Zahra Kazemi

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Blog   |   Iran

Public outcry can make big difference for Washington Post journalist jailed in Iran

Jason Rezaian and Yeganeh Salehi (AFP)

I met Jason Rezaian in 2003, at Iran's Ministry of Culture and Islamic Guidance. We were among the handful of Iranian-American journalists then freelancing in the country, and we were both motivated by the desire to help improve the understanding between Iran and the U.S. Over the years, I have followed Rezaian's reports. His work in The Washington Post has been informative, insightful, and balanced.

It has now been more than a month since Rezaian and his Iranian wife, journalist Yeganeh Salehi, were arrested in Tehran. Based on what has been reported, and on my own detention in an Iranian prison in 2009, I have an understanding of what they might be experiencing.


1,000 deaths: Journalists who gave their lives

When Mick Deane was killed in Egypt on Wednesday, he became the 1,000th journalist documented by CPJ as having died in direct relation to his work. The photos above, a sampling of those who have died over the past 21 years, serve as a powerful reminder of the cost of critical, independent journalism.

Attacks on the Press   |   Iran

Attacks on the Press 2009: Iran

Top Developments
• Dozens of journalists are detained in massive post-election crackdown.
•  Numerous critical newspapers, Web sites censored or shut down.

Key Statistic
23: Journalists imprisoned as of December 1, 2009.

Amid the greatest national political upheaval since the 1979 Islamic Revolution, Iran launched a full-scale assault on the media and the opposition. In mid-June, mass protests erupted in response to official election results showing incumbent President Mahmoud Ahmadinejad winning by a large margin against his main opposition challenger, reformist Mir-Hossein Mousavi. The government responded with a wide-ranging and cruel campaign to suppress dissent. As protests against perceived electoral fraud spiraled into mass demonstrations, Iranian authorities threw dozens of journalists behind bars (where many were reportedly tortured), shuttered and censored news outlets, and barred foreign journalists from reporting. During the protests and crackdown, blogs and social media sites became front-line news sources. The crackdown increased the level of repression in a regime already hostile toward the press, and followed the months-long imprisonment of an Iranian-American freelance journalist, Roxana Saberi.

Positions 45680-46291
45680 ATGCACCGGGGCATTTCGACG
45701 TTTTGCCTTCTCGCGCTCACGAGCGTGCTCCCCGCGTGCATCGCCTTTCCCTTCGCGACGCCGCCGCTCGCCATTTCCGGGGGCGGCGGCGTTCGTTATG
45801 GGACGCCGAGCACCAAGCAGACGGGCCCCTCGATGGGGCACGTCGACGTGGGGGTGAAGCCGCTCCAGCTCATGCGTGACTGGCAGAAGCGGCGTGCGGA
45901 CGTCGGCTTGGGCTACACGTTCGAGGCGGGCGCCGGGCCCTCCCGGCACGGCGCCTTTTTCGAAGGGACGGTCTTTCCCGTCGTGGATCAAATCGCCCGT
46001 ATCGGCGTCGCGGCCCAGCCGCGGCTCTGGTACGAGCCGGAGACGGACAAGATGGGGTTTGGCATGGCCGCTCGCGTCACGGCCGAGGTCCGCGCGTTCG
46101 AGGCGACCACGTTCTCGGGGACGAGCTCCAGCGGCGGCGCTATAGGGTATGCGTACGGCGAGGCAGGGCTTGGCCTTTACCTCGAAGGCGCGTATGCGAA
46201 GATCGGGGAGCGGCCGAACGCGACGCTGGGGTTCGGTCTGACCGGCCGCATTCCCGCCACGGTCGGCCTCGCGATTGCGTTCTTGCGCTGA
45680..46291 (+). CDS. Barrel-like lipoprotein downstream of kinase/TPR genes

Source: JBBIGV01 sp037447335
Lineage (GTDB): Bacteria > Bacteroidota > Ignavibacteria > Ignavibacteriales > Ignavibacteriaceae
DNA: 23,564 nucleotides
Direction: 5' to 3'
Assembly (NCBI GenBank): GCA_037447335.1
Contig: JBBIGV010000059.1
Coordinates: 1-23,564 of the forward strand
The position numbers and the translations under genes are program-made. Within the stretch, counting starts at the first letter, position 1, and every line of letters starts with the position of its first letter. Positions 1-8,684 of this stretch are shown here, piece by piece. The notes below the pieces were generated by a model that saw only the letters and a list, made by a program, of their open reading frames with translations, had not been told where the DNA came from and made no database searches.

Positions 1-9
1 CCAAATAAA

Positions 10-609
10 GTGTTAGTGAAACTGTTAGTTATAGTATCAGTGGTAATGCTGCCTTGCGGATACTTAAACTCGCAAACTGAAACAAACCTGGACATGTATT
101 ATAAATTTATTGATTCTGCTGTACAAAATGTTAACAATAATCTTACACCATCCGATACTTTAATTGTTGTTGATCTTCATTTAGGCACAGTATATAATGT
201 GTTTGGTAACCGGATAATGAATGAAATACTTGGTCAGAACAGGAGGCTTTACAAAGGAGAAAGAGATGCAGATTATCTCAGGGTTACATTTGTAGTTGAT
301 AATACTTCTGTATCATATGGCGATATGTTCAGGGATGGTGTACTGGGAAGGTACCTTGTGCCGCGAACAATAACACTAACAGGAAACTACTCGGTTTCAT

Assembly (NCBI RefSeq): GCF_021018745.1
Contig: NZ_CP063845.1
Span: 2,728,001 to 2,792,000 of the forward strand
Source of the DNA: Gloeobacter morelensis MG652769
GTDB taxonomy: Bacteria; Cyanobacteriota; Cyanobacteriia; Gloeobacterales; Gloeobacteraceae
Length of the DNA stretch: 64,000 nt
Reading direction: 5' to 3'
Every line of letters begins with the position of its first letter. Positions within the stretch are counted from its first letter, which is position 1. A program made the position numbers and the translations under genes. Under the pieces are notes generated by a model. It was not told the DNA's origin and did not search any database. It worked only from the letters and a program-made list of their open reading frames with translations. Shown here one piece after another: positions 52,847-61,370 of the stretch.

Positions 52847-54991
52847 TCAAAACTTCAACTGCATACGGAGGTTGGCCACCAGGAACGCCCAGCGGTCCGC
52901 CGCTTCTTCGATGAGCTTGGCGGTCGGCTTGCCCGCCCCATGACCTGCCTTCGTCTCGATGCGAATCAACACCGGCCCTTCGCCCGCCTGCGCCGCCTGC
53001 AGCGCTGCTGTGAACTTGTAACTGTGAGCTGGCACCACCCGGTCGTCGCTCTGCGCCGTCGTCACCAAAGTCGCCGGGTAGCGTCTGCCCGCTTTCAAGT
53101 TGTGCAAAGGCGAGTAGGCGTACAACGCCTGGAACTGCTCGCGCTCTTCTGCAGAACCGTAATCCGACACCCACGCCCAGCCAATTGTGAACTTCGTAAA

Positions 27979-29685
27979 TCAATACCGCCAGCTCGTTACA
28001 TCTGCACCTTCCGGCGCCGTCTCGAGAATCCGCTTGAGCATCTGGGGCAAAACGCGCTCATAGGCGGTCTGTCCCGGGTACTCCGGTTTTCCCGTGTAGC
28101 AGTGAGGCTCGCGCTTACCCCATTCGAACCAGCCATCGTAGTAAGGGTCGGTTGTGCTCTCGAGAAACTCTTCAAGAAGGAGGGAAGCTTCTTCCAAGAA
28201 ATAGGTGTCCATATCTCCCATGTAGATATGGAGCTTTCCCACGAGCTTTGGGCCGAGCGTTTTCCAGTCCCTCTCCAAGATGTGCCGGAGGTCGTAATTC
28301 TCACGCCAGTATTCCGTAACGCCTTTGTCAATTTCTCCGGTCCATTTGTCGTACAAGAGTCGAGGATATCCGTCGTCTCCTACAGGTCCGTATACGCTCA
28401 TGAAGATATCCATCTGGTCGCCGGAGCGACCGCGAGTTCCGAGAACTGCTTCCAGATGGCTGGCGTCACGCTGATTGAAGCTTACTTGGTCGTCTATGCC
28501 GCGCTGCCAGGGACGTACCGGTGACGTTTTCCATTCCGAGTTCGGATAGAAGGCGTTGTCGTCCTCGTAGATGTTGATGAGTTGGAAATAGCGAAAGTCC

Alerts   |   Iran

CPJ background paper describes legal issues in Saberi case

New York, May 9, 2009--The Committee to Protect Journalists is issuing a background paper today that describes the legal issues surrounding the appeal of journalist Roxana Saberi, who is imprisoned in Iran on espionage charges. The appeal is expected to be heard as early as Sunday.

Alerts   |   Iran

Saberi treated at prison hospital, court to hear appeal